Ben Muller,  King's University Collage, Western University

Expert on: Borders and Borderlands/ Critical Security Studies/ International Political Sociology/ Surveillance Studies

1. Please tell us about the key aspects of your research that investigates issues related to migration/citizenship/borders and/or the ‘refugee crises in Europe and/or Canada? What has sparked your scholarly curiosity? Please feel free to add a reference to recent publications.
For nearly twenty years I have been engaging in scholarly and policy debates and discussions surrounding questions of borders, borderlands, security and technology. Connected to broader interests in sovereignty and identity, I have explored these issues in both the North American and EUropean context. I examine the introduction of identification and surveillance technologies, such as biometrics, and consider how the proliferation and amplification of these technologies across border management alters how the border and borderlands come the be articulated, as well as how the bodies that cross borders – or attempt to cross them – are (re)articulated. Specifically, the capacity for various forms of social sorting of mobile bodies into categories of risk that is enabled by these technologies and the politics they accompany, allows for enhanced exclusionary tactics and politics, feeding into xenophobia and anti-immigrant politics. In addition to the work I have done as part of the Borders in Globalization SSHRC, I have forthcoming publications on “The Biomertic Border,” in the Handbook on Critical Geographies of Migration ( Edward Elgar 2019) and the co-edited book (with Can Mutlu), Architectures of Security: Design, Control, Space (Rowman & Littlefield 2019).
2. In your view, what are the key political and policy challenges in responding to current migration patterns?
The key policy challenge for contemporary migration patterns is the resurgence of xenophobia and neo-fascist politics of exclusion. As a somewhat predictable backlash to forms of globalism that have arisen over the past 30 years, parochial politics of populism are on the rise, which in nearly all ways result in anti-immigration policies. The EU’s neighbourhood policy, and the infamous “not Australia” approach to asylum seekers respond to these political pressures by externalizing the “problem” of migration, by either denying capacity for refugee claimants to appeal to the 1951 Refugee Convention or the Dublin regulation.
3. In light of the ongoing challenges to respond to high numbers of refugees worldwide, what can we learn from how Europe has addressed the influx of refugees over the last two years? What lessons could/ should Canada draw from what has unfolded in Europe (politically, in policy terms)?
The EU has effectively outsourced a significant amount of functions for dealing with the increasingly high numbers of refugees. Whether enabling Turkey to keep the lion’s share of asylum seekers within its own borders, in spite of its own politics and decision to not label these migrants as “refugees,” or the decision vis-à-vis FRONTEX to support actors such as the Libyan Coast Guard, the EU is working hard to keep the high numbers of refugees from its shores. In much the same way as, American border security policy openly enlists the Sonoran Desert and other brutal environments to act as deterrents or the purveyor of death to would-be migrants, the Mediterranean is enlisted by the EU. However, in spite of these efforts, the challenges presented by large numbers of refugees end up on the shores of the EU. Divergent member state policies towards refugees, as well as difficulties associated with the successful assimilation of large numbers of refugees within EU member states, pose specific challenges to the EU. As Canada has embarked on a different strategy than the US in terms of managing refugees, and yet through policies, Canadian border and mobility management is deeply intertwined with the US, there is likely much to be learned in terms of managing these differences within a broader binational or multinational coordinated context, such as the EU.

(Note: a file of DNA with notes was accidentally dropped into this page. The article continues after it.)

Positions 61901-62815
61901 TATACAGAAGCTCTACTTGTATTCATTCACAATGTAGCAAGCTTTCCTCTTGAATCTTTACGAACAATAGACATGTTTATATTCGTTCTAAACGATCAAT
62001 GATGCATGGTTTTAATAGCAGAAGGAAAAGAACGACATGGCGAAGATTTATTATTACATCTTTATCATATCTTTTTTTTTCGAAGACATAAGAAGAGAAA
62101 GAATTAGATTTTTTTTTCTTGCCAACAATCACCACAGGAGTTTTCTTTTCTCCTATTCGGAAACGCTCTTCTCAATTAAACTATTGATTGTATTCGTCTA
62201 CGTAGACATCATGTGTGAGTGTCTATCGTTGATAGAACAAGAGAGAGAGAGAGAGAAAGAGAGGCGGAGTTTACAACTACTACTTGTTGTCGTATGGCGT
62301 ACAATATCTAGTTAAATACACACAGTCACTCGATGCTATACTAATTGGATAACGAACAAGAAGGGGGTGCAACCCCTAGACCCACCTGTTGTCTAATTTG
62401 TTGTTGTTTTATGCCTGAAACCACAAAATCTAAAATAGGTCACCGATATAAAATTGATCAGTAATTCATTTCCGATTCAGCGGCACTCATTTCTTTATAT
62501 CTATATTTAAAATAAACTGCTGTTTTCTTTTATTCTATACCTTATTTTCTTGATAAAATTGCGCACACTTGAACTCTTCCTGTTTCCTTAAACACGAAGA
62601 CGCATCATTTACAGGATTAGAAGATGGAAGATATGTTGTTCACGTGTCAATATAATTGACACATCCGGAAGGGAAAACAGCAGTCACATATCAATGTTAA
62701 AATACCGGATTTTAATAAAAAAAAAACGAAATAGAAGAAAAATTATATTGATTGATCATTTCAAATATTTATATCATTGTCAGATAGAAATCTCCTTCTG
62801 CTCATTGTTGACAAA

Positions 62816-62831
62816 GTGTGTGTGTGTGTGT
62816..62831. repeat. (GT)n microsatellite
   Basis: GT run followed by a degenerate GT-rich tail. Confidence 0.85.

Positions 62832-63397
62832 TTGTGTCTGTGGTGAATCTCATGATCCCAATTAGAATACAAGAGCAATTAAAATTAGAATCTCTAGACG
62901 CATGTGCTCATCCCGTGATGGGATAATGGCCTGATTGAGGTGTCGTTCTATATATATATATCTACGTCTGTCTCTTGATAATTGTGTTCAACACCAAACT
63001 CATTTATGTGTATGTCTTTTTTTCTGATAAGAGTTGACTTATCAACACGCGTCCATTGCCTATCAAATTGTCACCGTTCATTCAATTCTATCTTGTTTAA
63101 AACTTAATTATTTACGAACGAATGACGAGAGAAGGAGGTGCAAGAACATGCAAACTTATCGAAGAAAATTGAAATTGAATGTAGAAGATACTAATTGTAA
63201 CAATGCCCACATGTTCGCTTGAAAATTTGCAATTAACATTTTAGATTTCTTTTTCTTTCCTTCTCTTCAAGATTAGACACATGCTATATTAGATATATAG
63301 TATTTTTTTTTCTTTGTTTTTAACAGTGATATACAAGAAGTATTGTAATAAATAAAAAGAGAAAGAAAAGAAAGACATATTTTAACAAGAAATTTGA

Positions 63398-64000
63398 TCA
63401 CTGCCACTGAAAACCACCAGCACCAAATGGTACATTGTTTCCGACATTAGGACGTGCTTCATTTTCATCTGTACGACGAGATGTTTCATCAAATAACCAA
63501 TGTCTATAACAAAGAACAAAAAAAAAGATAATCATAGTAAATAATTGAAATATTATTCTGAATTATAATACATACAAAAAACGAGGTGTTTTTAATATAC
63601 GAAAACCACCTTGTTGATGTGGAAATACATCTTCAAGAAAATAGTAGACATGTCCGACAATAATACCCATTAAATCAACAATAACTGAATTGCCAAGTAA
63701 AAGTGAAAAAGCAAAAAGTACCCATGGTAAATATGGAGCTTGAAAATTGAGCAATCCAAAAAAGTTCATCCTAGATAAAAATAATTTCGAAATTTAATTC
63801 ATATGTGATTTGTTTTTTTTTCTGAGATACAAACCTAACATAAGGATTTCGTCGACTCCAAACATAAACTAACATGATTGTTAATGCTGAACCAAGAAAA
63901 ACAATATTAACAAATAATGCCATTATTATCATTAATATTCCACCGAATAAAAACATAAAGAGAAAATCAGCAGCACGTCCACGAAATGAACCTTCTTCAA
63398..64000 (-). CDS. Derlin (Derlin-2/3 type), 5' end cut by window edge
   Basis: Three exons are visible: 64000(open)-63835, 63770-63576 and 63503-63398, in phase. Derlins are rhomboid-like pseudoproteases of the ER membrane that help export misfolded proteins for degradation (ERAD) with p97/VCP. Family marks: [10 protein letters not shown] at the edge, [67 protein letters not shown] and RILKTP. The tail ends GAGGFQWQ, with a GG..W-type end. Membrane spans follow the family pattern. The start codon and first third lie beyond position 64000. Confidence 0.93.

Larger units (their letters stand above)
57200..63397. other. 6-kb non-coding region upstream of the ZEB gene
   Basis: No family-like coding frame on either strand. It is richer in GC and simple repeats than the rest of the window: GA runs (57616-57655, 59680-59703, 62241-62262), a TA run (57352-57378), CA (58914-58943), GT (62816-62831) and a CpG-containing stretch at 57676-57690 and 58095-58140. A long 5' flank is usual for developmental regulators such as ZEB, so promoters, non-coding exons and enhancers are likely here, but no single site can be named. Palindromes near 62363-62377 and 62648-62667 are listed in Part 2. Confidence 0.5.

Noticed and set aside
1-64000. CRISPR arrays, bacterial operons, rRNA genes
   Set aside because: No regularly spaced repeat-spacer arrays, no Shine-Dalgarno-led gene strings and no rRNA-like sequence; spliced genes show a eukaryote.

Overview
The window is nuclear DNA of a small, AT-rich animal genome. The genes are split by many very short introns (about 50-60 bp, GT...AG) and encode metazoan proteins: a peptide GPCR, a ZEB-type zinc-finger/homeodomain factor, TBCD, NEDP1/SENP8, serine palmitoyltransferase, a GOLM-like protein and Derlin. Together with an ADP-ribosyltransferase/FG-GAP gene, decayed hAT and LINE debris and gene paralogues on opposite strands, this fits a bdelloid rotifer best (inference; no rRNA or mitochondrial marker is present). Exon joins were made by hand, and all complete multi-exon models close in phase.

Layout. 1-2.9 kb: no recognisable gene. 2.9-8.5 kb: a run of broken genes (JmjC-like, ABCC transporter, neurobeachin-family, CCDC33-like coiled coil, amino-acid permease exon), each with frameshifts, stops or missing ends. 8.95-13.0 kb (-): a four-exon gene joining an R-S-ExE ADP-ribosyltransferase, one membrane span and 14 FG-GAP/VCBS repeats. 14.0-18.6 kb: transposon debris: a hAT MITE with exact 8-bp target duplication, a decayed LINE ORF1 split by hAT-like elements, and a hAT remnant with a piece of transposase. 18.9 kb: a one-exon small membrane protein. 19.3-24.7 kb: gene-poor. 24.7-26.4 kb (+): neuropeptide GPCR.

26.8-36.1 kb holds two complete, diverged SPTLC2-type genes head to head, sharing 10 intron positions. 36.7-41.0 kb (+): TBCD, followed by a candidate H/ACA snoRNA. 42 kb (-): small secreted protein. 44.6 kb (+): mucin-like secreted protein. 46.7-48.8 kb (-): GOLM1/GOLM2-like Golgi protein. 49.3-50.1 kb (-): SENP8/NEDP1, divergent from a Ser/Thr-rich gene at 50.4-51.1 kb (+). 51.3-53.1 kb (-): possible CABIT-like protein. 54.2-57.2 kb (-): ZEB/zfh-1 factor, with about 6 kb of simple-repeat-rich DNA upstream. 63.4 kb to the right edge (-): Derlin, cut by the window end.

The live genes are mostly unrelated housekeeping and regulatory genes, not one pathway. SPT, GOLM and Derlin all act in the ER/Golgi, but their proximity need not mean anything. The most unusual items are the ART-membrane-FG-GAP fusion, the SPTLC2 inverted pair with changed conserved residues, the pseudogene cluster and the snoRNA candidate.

4. In more general (policy or normative) terms, what kind of response to governing the global surge of refugees should liberal democracies develop and implement?
 Both academic circles and policy spheres have tended to respond to the challenges of globalization as articulated in the 1990s through a rather myopic and uncritical approach of international political economy. What was a general uncritical embrace of neoliberalism, the market and the economy were also represented in uncritical and un-reflexive ways. We now find ourselves in a space where the uncritical embrace of global commerce, trade and finance is an almost unassailable “good”, and yet the mobility of persons was never considered fully, as consequence or ramification of these destructive and exploitative trends. Liberal democracies have become champions of free trade, global commerce and international financial cooperation; the related facilitation of mobility has been particularly narrow, focusing on a select, global elite. Theoretically there is a capacity for liberal democracies to advocate more forcefully for the politics of hospitality and humanitarianism, but such a change requires a deep re-think of the fundamentals of sovereignty and how beholden our global politics are to particular models of political economy.
Thank you for the interview!

Check also out : Professor Ben Muller in an video interview about the European Union and the migration crisis.\


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